Julian Casablancas + The Voidz (The Strokes)

Julian Casablancas + The Voidz
Crystal Ballroom
Nov 11
With perhaps the largest seperation in sound between original band and new incarnation in this roundup, Julian Casablanca's newest project sounds almost nothing like the Strokes. The Strokes were often heralded as "retro" darlings that brought rock back to the bobbing, rambunctious fundamentals of greats like the Ramones and the Rolling Stones.

The Voidz, however, keep their eyes decidedly on the future. Their debut album, Tyranny, is set to release Sept. 22 (stream it here) and sends listeners on a roller coaster of an experience—fitting, for what Casablancas calls a "protest" album, both politically and sonically. Fuzzy guitars, futuristic synths, and stylized drums take turns at the forefront of songs. The vocals are still distinctively Casablancas (when they aren't slathered in effects), but that and a guitar lick here and there are about it, as far as Strokes comparisons go. If you love the attitude of the Strokes but wished they would push the envelope musically, the Voidz is going to be the must-see concert experience of the fall.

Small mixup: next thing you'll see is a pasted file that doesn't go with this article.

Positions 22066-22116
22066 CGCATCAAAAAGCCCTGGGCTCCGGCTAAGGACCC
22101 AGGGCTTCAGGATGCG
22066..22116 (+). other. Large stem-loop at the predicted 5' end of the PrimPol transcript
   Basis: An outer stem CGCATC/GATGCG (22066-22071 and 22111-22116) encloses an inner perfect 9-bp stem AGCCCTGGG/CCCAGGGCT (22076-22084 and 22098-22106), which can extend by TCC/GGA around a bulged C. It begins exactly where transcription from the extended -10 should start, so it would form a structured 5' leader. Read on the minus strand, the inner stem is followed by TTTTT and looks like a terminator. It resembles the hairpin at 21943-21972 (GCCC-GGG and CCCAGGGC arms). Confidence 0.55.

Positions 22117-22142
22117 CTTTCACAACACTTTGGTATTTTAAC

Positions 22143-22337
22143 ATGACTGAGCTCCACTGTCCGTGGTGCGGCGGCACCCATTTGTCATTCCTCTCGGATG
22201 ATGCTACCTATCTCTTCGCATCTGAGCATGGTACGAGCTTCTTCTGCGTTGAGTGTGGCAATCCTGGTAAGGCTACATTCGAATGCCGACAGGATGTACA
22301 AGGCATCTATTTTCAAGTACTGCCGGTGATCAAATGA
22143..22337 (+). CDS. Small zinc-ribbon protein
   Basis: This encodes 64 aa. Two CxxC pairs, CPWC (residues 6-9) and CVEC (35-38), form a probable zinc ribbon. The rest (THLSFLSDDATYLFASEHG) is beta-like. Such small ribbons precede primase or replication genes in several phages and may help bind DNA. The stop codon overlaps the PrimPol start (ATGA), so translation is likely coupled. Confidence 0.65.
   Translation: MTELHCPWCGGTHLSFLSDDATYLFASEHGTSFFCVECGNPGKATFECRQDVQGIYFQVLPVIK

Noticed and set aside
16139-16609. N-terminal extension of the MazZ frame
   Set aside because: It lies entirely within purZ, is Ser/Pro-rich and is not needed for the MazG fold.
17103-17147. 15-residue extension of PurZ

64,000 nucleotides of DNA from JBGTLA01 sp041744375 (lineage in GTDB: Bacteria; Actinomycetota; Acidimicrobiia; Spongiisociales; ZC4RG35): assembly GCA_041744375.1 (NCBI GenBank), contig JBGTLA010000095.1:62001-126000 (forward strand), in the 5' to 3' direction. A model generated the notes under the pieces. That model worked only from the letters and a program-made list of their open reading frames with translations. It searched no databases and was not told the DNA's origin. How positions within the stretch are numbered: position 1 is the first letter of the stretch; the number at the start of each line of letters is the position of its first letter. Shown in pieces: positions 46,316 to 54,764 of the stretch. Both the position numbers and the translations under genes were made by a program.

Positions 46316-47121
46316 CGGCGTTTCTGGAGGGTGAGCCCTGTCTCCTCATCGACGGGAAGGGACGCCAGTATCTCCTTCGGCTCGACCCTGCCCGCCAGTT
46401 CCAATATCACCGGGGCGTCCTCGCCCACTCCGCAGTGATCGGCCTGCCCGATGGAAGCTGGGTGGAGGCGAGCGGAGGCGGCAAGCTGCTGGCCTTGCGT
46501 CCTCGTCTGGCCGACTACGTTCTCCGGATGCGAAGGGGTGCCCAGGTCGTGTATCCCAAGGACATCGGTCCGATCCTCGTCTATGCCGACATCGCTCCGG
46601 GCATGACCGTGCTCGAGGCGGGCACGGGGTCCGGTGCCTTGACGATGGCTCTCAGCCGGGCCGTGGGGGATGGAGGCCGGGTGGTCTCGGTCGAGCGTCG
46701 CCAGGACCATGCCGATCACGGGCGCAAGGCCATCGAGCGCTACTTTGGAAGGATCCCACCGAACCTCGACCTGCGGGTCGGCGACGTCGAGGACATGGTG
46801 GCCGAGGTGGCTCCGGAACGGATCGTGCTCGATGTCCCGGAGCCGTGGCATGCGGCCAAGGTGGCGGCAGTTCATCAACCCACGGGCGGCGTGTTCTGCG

J Mascis (Dinosaur Jr.)

J Mascis
Nov 20
As with Stephen Malkmus and his Jicks, J Mascis's heavy hand in sculpting Dinosaur Jr.'s sound means that the songwriting you're going to hear wouldn't feel out of place on a Dinosaur Jr. album. The biggest difference is the acoustic feel to Mascis's solo work. Dinosaur Jr. occasionally dipped into the acoustic realm, between wailing solos and feedback sections, but Mascis has used his solo project to fully embrace acoustic song. Electric guitars make a handful of appearances on last month's release, Tied to a Star, but don't expect much more than the man and an acoustic for the live show.